At daybreak on the third day, with the Sabbath over, Mary Magdalene, Mary, the mother of James, and Salome set out for Jesus' tomb. Love impelled them to complete the burial rites for the body of the Lord, so hastily begun on Friday afternoon. As they walked, they asked one another: Who will remove the stone for us from the entrance to the tomb? (Mk 16:3). For the stone sealing the tomb was a mill wheel that had taken several men to set in place.
It is striking that the Evangelists make no mention of the Blessed Virgin here. After stressing her presence at the foot of the Cross, the Gospel accounts don't refer to our Lady again until after the Ascension, when St. Luke tells us at the beginning of the Acts of the Apostles that she was present in the Cenacle with the Apostles, the holy women who had followed our Lord from Galilee, and several of his relatives (cf. Acts 1:12-14).
This silence is very eloquent. Unlike everyone else, Mary firmly believed her Son's words when he foretold his resurrection from the dead on the third day. Thus, from earliest antiquity, Christians have liked to think that Mary spent the night of Saturday to Sunday morning in vigil, awaiting the moment when Jesus would fulfill his promise. We can easily speculate that Mary, with the help of John (who had not left her side since he had received her as mother at the foot of the Cross), had also tried to reunite the Master's disciples, in order to strengthen their faith and hope, especially those who had been cowards in those sorrowful moments.
While waiting for the new day to dawn—the dies dominicus, the Lord's day, as it soon came to be called—Mary was ever more deeply immersed in prayer. The faith and hope of the newborn Church was concentrated in her. Christian tradition has long taken it for granted that the first appearance of the risen Lord was to his Mother—not to help her to believe, but to reward her for her fidelity and to console her in her sorrow. Then, as the hours passed, the news spread from mouth to mouth—first among the disciples, who heard it from the women returning from the tomb, and then in ever wider circles.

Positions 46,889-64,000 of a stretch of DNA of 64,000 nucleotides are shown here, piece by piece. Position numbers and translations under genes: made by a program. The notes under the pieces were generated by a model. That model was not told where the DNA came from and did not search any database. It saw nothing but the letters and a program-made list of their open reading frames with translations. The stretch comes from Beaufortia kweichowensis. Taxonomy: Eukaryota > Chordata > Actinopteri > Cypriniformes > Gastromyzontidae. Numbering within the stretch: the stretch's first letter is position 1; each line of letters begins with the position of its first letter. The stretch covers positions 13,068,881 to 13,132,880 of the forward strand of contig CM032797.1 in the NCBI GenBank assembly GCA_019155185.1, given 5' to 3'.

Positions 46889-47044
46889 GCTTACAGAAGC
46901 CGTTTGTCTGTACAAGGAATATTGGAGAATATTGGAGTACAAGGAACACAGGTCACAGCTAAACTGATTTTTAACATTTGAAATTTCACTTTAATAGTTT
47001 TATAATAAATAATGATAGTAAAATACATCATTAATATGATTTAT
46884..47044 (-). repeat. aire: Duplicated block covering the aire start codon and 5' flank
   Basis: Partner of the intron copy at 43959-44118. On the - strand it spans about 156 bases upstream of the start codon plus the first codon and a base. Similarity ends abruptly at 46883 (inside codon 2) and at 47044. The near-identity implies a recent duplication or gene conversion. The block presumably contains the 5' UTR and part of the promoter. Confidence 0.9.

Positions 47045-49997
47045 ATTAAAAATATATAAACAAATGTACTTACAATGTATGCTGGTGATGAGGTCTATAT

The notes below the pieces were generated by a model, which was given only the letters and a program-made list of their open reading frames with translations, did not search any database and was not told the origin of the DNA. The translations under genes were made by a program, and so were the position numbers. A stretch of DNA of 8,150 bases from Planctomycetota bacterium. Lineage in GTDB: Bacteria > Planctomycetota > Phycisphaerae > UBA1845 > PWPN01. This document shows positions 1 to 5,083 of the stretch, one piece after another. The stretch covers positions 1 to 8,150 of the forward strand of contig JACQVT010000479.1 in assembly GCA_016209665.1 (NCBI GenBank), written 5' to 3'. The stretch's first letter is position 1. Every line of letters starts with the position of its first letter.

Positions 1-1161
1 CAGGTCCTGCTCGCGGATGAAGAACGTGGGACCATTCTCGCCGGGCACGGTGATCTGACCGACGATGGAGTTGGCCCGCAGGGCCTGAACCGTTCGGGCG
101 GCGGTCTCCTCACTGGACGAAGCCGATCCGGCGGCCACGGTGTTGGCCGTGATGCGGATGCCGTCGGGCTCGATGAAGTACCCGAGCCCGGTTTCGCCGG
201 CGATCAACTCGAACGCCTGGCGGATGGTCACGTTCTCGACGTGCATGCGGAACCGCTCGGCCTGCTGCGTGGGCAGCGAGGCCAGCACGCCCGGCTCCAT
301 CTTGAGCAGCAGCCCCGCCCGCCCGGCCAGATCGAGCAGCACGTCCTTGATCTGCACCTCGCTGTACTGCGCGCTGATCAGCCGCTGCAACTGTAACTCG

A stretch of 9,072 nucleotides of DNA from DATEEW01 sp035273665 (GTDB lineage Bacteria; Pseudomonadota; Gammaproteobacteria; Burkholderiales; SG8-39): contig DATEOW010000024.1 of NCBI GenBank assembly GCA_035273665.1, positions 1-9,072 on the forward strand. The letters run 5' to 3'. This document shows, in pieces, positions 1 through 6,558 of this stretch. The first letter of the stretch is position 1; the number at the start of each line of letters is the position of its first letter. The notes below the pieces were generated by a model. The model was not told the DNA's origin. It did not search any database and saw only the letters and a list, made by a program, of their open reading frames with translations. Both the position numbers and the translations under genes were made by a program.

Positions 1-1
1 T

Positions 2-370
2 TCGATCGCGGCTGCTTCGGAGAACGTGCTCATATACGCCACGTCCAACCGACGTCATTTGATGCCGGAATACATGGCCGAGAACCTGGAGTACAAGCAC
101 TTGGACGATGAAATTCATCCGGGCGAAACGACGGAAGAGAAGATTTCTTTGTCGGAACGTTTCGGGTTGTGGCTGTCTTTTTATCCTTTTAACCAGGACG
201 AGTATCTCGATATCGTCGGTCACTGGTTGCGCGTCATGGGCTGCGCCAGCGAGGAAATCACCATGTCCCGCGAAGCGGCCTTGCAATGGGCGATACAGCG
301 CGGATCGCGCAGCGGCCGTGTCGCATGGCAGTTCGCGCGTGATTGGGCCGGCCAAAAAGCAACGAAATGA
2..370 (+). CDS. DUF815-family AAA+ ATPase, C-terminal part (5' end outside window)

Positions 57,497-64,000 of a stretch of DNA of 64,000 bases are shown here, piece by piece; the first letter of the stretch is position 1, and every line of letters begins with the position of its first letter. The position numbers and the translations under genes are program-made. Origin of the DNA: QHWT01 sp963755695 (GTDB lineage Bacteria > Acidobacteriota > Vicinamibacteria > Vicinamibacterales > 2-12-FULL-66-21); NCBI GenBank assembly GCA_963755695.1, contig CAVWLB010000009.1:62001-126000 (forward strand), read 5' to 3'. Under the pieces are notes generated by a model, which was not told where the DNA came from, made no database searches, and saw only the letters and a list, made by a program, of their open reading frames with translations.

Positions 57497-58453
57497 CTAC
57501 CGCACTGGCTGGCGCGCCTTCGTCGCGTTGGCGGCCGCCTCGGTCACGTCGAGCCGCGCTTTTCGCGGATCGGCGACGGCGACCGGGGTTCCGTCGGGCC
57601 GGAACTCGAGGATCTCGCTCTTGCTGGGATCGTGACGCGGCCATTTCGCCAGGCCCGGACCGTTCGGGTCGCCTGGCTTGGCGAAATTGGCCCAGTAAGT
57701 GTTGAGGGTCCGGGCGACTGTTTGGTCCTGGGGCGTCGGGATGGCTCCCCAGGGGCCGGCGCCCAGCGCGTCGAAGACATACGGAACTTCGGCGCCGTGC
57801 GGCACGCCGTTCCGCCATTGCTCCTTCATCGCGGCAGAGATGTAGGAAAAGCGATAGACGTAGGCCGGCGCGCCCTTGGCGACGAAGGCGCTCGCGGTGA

But in Jerusalem, Christ's Crucifixion had failed to allay the animosity of the priests and the elders. The Apostles faced a serious accusation: that they had stolen and hidden their Master's body. Perhaps that is why the angels reminded the women (so that they might pass it on to the disciples) of what Jesus himself had told them before the Passion: that they should return to Galilee (cf. Mk 16:7).
"Mary was ever more deeply immersed in prayer. The faith and hope of the newborn Church was concentrated in her."
That first Sunday saw frequent trips back and forth between the Cenacle and the empty tomb, ending with the appearance of Jesus to the Apostles in the Cenacle. A week later he would appear to them in the same place (cf. Jn 20:19 ff.). Then they would have started back to Galilee, accompanied by Mary, along the roads they had often traveled in the joyful company of Jesus.
Awaiting further meetings with the Master, the Apostles returned to their work as fishermen (cf. Jn 21:1 ff.), while our Lady, staying in the house in Capernaum where she had previously lived, continued to strengthen them all in faith and love.
Each encounter with the Lord (the Evangelists relate only some of them) increased the disciples' joy and optimism regarding the future. Then, as the moment for the definitive departure drew near, Jesus met in Jerusalem with his closest followers to give them his last instructions and advice.
One afternoon, after their final meal together, they went to the Mount of Olives, with Jerusalem at their feet. There they had their last family gathering with the Master. Their hearts must have been sad, since they thought they would never see him again. But our Lord, knowing what they were thinking, assured them that he would stay with them in a new way.
He told them not to leave Jerusalem, but to await there the promise of the Father (cf. Acts 1:4). Then he ascended into heaven to share in God's lordship in his Sacred Humanity. As St. Luke recounts in detail: He took them out as far as Bethany and lifting up his hands he blessed them. And as he blessed them, he withdrew from them and began to ascend into heaven. They adored him and returned to Jerusalem with great joy (Lk 24:50-52). With them was the Mother of Jesus, who was also the Mother of each of them. And closely united to her, they awaited the coming of the promised Holy Spirit.